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Northern Ireland head who sparked revolt backs Kent college principal in uniform row

By Luke Barnes

Published 09/09/2016

Kathleen O'Hare
Kathleen O'Hare

A Northern Ireland principal who sparked a revolt among parents when she introduced a tough school uniform policy has backed a "Gestapo headmaster" facing a similar row in England.

Kathleen O'Hare, who caused uproar when she was accused by parents in 2012 of calling her own pupils "sluts and scruffs", admitted that she could have done things differently.

But she added that her tough line in ensuring pupils wore the correct uniform would teach them lessons that would benefit them throughout life.

Her admission came after furious parents descended on the Hartsdown Academy in Margate, Kent, this week to protest against its strict dress code.

Police had to quell the crowd outside the school, whose headmaster, Matthew Tate, has adopted a zero-tolerance policy for incorrect uniforms.

Mrs O'Hare, principal of Hazelwood Integrated College in Newtownabbey, said that uniforms were essential in helping to foster school pride and maintain discipline.

"It gives a perception of the school in the community, and 30 years of experience in education has taught me that if a child is wearing the correct uniform, they're probably keeping to the other rules as well," she added.

"You can't run a school in the same way you'd run your house with two or three children.

"Sometimes, loving and caring for your schoolchildren is about a standard of discipline that tells the children that you care about them and their actions. It's a small thing, but the longer you're in education, you realise that if a child is breaking one rule, they're probably breaking three others."

The principal also claimed that sticking to the proper uniform would help prepare students for employment and job interviews in later life.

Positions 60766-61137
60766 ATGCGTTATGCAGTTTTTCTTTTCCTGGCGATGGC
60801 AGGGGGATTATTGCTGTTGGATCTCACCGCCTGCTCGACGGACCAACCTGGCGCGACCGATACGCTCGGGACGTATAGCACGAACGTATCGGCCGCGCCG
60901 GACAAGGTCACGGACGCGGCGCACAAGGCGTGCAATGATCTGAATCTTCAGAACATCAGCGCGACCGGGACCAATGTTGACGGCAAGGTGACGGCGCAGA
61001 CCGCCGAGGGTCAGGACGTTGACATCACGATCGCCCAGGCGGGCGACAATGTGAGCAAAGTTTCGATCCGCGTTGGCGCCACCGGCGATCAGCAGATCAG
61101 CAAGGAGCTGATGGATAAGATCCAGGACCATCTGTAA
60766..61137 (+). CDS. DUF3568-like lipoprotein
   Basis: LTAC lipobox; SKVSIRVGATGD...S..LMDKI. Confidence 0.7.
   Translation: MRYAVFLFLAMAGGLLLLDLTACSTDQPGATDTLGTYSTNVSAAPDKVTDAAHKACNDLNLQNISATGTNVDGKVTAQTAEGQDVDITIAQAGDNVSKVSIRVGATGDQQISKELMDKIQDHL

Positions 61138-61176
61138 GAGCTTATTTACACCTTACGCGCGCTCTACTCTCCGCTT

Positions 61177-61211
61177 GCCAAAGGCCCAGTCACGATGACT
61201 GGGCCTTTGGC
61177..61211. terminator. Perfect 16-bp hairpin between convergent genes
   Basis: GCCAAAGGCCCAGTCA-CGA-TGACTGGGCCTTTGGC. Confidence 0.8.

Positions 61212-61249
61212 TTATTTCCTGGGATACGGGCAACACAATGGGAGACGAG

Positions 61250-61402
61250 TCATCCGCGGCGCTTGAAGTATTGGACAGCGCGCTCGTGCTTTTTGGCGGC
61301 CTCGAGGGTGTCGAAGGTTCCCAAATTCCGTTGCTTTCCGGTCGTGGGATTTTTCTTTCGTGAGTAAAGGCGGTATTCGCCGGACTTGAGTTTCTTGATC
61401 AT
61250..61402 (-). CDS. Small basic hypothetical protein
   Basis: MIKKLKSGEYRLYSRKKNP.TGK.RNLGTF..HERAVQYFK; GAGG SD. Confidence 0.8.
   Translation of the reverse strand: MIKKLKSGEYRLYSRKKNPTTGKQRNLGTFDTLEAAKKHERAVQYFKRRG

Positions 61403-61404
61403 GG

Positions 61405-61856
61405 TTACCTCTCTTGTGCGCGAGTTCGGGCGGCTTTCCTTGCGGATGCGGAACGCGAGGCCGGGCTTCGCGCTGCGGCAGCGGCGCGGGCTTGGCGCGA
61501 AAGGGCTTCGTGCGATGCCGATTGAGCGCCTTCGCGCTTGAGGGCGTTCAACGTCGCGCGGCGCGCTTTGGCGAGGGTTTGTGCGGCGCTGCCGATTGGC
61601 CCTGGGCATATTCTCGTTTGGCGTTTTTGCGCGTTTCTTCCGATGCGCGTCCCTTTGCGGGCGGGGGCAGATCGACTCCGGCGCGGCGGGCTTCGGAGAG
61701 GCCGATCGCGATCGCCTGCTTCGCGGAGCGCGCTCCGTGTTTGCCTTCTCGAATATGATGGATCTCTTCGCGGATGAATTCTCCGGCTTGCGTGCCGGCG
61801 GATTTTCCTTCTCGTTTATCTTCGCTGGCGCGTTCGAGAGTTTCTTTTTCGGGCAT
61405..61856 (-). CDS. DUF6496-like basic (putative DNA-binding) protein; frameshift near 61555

Mrs O'Hare said: "It's hard to get work in Northern Ireland and we want the students to be able to get the very best work experience and opportunities. It's not because I want to be evil to them and tell them they're not allowed to wear skinny jeans."

Deputy principal Maurice Fitzsimons said that the rules had also led to a drop in littering and graffiti in the school.

He likened it to the famous 'Broken Windows' policing theory in New York, which helped police achieve an unheralded drop in crime through focusing on small offences such as begging.

Mrs O'Hare, who is in her fifth year as head of Hazelwood Integrated, courted controversy in 2012 when she took over as principal for the under-performing north Belfast school.

She introduced a new uniform and strict rules over hairstyles and make-up, allegedly telling pupils: "This is not a school for sluts or scruffs".

Mrs O'Hare denied the allegations, but admitted that she started off on the wrong foot with parents.

"The first year (of) being a head teacher isn't easy because coming in they'll want to bring a certain standard of their philosophy and their rules," she said.

"You don't take up the role lightly. Invariably during the first year of headship, there's always a crisis where their notion of how they should run the school fits in the school.

"It would be much easier for any principal to just turn a blind eye. It actually takes more out of teachers to correct children."

Mrs O'Hare pointed to the school's recent exam results, in which 87% of pupils achieved five or more GCSEs at grades A*-C - the highest in the school's history - as evidence that her policies had worked.

She said she believed the parents protesting at the Hartsdown Academy were a vocal minority and that the silent majority of mothers and fathers were likely supportive of the new standards.

"I wouldn't be surprised if next year the school is over-subscribed," Mrs O'Hare added.

Year 13 students at Hazelwood Integrated also spoke out to back Hartsdown Academy's uniform policy. Andrew Mullan said: "I definitely think the Margate headmaster was within his rights. It's kind of unfair to those who do make an effort to be presentable for those other students to be allowed to come in not looking as well.

"He made it quite clear - he sent a note out with uniform requirements showing what needed to be worn. The parents knew, but just didn't seem willing to make an effort to enforce it."

Emma Jackson added: "I remember I forgot my tie a while ago and was freaking out. It's important to set an example.

"You just get up and wear your uniform, it's not one of the hardest things to do."

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